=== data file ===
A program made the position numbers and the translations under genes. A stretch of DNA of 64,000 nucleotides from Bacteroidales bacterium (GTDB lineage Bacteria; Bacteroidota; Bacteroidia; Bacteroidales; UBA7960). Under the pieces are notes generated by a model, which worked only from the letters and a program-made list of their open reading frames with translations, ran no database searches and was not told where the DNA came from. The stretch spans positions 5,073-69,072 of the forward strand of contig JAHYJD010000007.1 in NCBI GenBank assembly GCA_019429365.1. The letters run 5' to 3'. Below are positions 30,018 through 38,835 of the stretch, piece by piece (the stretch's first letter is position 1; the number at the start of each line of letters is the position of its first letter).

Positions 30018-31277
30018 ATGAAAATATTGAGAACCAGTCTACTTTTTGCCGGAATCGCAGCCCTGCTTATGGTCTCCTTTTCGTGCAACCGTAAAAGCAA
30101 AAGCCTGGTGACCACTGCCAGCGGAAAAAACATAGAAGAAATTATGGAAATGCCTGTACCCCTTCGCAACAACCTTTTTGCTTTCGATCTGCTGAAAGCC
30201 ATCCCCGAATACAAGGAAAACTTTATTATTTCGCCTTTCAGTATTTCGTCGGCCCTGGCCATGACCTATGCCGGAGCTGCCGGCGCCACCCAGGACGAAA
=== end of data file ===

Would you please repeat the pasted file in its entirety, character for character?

A program made the position numbers and the translations under genes. A stretch of DNA of 64,000 nucleotides from Bacteroidales bacterium (GTDB lineage Bacteria; Bacteroidota; Bacteroidia; Bacteroidales; UBA7960). Under the pieces are notes generated by a model, which worked only from the letters and a program-made list of their open reading frames with translations, ran no database searches and was not told where the DNA came from. The stretch spans positions 5,073-69,072 of the forward strand of contig JAHYJD010000007.1 in NCBI GenBank assembly GCA_019429365.1. The letters run 5' to 3'. Below are positions 30,018 through 38,835 of the stretch, piece by piece (the stretch's first letter is position 1; the number at the start of each line of letters is the position of its first letter).

Positions 30018-31277
30018 ATGAAAATATTGAGAACCAGTCTACTTTTTGCCGGAATCGCAGCCCTGCTTATGGTCTCCTTTTCGTGCAACCGTAAAAGCAA
30101 AAGCCTGGTGACCACTGCCAGCGGAAAAAACATAGAAGAAATTATGGAAATGCCTGTACCCCTTCGCAACAACCTTTTTGCTTTCGATCTGCTGAAAGCC
30201 ATCCCCGAATACAAGGAAAACTTTATTATTTCGCCTTTCAGTATTTCGTCGGCCCTGGCCATGACCTATGCCGGAGCTGCCGGCGCCACCCAGGACGAAA